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The First Metazoa Living in Permanently Anoxic Conditions


The First Metazoa Living in Permanently Anoxic Conditions

Roberto Danovaro et al. BMC Biol.


Background: Several unicellular organisms (prokaryotes and protozoa) can live under permanently anoxic conditions. Although a few metazoans can survive temporarily in the absence of oxygen, it is believed that multi-cellular organisms cannot spend their entire life cycle without free oxygen. Deep seas include some of the most extreme ecosystems on Earth, such as the deep hypersaline anoxic basins of the Mediterranean Sea. These are permanently anoxic systems inhabited by a huge and partly unexplored microbial biodiversity.

Results: During the last ten years three oceanographic expeditions were conducted to search for the presence of living fauna in the sediments of the deep anoxic hypersaline L'Atalante basin (Mediterranean Sea). We report here that the sediments of the L'Atalante basin are inhabited by three species of the animal phylum Loricifera (Spinoloricus nov. sp., Rugiloricus nov. sp. and Pliciloricus nov. sp.) new to science. Using radioactive tracers, biochemical analyses, quantitative X-ray microanalysis and infrared spectroscopy, scanning and transmission electron microscopy observations on ultra-sections, we provide evidence that these organisms are metabolically active and show specific adaptations to the extreme conditions of the deep basin, such as the lack of mitochondria, and a large number of hydrogenosome-like organelles, associated with endosymbiotic prokaryotes.

Conclusions: This is the first evidence of a metazoan life cycle that is spent entirely in permanently anoxic sediments. Our findings allow us also to conclude that these metazoans live under anoxic conditions through an obligate anaerobic metabolism that is similar to that demonstrated so far only for unicellular eukaryotes. The discovery of these life forms opens new perspectives for the study of metazoan life in habitats lacking molecular oxygen.


Figure 1
Figure 1
Metazoans retrieved from the deep hypersaline anoxic L'Atalante basin. (a) Light microscopy (LM) image of a Copepod exuvium (stained with Rose Bengal); (b) LM image of dead nematode (stained with Rose Bengal); (c) LM image of the undescribed species of Spinoloricus (Loricifera; stained with Rose Bengal); (d) LM image of the undescribed species of Spinoloricus stained with Rose Bengal showing the presence of an oocyte; (e) LM image of the undescribed species of Rugiloricus (Loricifera, stained with Rose Bengal) with an oocyte; (f) LM image of the undescribed species of Pliciloricus (Loricifera, non stained with Rose Bengal); (g) LM image of moulting exuvium of the undescribed species of Spinoloricus. Note the strong staining of the internal structures in the stained loriciferans (c and d) vs. the pale colouration of the copepod and nematode (a, b). The loriciferan illustrated in Figure 1e was repeatedly washed to highlight the presence of the internal oocyte. Scale bars, 50 μm.
Figure 2
Figure 2
Morphological details of the undescribed species of Spinoloricus (Loricifera). Scanning electron microscopy (SEM) image of (a) ventral side of a whole animal with the introvert out (note the loricated abdomen with eight plates); (b-c) anterior edge of the lorica showing the genus character of the genus Spinoloricus (additional spikes); and (d) posterior lorica with honey-comb structure. No prokaryotes are evident on the surface of the bodies of the loriciferans. Scale bars, as indicated.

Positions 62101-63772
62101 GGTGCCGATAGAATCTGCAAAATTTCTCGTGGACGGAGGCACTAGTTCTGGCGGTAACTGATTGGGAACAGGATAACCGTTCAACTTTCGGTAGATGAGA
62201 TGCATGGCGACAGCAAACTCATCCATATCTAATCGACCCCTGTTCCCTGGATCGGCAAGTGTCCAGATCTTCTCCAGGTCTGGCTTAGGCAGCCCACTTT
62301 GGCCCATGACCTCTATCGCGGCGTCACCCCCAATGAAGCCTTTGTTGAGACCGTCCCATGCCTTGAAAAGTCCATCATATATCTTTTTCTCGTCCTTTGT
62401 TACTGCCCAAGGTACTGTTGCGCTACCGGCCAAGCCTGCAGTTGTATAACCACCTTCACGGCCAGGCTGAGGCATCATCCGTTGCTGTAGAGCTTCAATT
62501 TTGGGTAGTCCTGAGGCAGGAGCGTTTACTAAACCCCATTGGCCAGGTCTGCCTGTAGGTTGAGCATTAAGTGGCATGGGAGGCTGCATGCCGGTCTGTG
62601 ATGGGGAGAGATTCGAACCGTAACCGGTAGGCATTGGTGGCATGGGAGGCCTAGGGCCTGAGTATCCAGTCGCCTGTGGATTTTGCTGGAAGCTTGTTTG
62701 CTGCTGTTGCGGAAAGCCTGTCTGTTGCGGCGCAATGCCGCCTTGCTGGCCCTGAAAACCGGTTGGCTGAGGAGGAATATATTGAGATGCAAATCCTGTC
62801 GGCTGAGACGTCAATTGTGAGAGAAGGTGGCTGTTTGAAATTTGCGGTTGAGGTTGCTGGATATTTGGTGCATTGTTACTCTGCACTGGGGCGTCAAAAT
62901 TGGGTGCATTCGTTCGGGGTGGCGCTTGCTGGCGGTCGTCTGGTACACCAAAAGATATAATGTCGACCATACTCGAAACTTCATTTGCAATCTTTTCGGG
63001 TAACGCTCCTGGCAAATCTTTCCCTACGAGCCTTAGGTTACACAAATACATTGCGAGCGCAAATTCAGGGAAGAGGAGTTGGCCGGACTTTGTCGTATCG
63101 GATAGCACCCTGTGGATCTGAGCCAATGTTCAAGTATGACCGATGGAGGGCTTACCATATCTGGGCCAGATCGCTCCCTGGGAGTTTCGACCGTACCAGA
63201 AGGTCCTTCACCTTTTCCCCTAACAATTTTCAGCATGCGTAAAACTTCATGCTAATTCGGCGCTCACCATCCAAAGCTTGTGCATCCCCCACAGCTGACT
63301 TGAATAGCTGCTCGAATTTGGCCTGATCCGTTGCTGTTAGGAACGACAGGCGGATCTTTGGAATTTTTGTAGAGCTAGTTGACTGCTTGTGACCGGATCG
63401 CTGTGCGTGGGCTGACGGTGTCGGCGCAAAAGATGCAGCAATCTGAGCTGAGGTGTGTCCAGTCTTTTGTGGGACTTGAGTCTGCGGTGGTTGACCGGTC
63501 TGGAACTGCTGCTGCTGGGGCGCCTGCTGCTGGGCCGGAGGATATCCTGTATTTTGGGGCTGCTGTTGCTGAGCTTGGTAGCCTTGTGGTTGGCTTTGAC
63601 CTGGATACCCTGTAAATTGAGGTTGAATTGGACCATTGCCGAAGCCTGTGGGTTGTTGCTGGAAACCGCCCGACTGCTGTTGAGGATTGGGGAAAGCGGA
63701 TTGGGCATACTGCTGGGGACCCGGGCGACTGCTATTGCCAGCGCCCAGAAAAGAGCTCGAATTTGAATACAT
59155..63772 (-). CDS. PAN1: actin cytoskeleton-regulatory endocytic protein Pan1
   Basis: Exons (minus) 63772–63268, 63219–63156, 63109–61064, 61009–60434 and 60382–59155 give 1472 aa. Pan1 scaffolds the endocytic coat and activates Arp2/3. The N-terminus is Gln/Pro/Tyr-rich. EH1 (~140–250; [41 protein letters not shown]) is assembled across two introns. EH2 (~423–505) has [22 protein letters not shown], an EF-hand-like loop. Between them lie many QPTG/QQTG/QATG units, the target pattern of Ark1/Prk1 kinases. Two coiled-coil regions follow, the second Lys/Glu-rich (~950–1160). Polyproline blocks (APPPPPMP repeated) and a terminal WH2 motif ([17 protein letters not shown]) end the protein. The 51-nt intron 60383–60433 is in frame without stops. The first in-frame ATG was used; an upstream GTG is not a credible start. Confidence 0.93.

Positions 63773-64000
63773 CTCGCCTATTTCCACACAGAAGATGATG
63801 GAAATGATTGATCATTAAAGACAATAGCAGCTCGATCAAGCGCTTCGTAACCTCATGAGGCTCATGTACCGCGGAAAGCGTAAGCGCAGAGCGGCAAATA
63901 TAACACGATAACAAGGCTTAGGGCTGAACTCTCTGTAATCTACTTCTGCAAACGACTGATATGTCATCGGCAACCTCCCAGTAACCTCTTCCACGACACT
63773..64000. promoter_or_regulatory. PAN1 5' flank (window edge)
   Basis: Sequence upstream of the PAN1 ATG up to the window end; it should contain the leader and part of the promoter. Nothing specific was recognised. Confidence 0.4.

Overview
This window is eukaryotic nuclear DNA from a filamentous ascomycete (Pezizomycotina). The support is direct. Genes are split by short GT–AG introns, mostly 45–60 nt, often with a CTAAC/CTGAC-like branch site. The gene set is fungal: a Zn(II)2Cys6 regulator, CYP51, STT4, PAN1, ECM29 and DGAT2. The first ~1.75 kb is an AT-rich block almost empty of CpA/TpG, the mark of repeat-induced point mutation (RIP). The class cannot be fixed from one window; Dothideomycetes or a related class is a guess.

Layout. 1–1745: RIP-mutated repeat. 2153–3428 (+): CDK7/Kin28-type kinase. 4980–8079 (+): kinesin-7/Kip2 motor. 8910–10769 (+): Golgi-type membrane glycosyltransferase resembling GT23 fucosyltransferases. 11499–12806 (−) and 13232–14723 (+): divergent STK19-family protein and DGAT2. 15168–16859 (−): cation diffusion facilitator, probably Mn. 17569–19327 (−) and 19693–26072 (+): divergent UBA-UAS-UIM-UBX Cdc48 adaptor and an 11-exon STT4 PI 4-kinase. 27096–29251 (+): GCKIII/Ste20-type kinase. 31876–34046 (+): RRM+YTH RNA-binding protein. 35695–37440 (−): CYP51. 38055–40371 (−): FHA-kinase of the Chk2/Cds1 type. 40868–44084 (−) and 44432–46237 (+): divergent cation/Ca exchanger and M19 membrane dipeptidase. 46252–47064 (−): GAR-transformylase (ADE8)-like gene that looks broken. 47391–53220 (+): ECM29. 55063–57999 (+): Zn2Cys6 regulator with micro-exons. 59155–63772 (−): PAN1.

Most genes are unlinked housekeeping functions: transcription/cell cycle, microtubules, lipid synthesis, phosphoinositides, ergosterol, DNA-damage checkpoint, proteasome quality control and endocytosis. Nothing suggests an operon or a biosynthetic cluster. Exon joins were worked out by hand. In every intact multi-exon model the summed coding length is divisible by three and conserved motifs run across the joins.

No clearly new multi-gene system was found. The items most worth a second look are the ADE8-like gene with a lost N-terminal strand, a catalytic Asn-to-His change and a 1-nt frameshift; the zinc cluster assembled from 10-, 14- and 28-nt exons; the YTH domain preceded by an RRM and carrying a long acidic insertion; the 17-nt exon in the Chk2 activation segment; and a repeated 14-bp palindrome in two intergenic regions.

Figure 3
Figure 3
Incorporation of Cell-Tracker™ Green CMFDA by loriciferans from the anoxic sediments of the L'Atalante basin. Series of confocal laser microscopy images across different sections of the body volume of the loriciferans. Sections 1-21 represent the progressive scanning of the loriciferans (undescribed species of Spinoloricus) from the outer to the inner part of the body. (a) Cell-Tracker™ Green CMFDA treated loriciferans; and (b) Loriciferans killed by freezing prior to Cell-Tracker™ Green CMFDA treatment and used as a control.
Figure 4
Figure 4
Electron micrographs of the internal body of loriciferans from the deep hypersaline anoxic L'Atalante basin. Illustrated are: (a) a hydrogenosome-like organelle; (b) hydrogenosome-like organelle with evidence of the marginal plate; (c) a field of hydrogenosome-like organelles; (d) the proximity between a possible endosymbiotic prokaryote and hydrogenosome-like organelles; (e-f) the presence of possible endosymbiotic prokaryotes; H = Hydrogenosome-like organelles, P = possible endosymbiotic prokaryotes, m = marginal plate. Scale bars, 0.2 μm.

Comment in

  • Anaerobic Metazoans: No Longer an Oxymoron
    LA Levin. BMC Biol 8, 31. PMID 20370909.
    The sediments of a deep-sea hypersaline and sulfidic Mediterranean basin have yielded an unexpected discovery, the first multicellular animals living entirely without oxy …
  • Anaerobic Animals From an Ancient, Anoxic Ecological Niche
    M Mentel et al. BMC Biol 8, 32. PMID 20370917.
    Tiny marine animals that complete their life cycle in the total absence of light and oxygen are reported by Roberto Danovaro and colleagues in this issue of BMC Biology. …
  • Animals, Anoxic Environments, and Reasons to Go Deep
    M Mentel et al. BMC Biol 14, 44. PMID 27267982.
    One of the classic questions in the early evolution of eukaryotic life concerns the role of oxygen. Many unicellular eukaryotes are strict anaerobes and many animals have …

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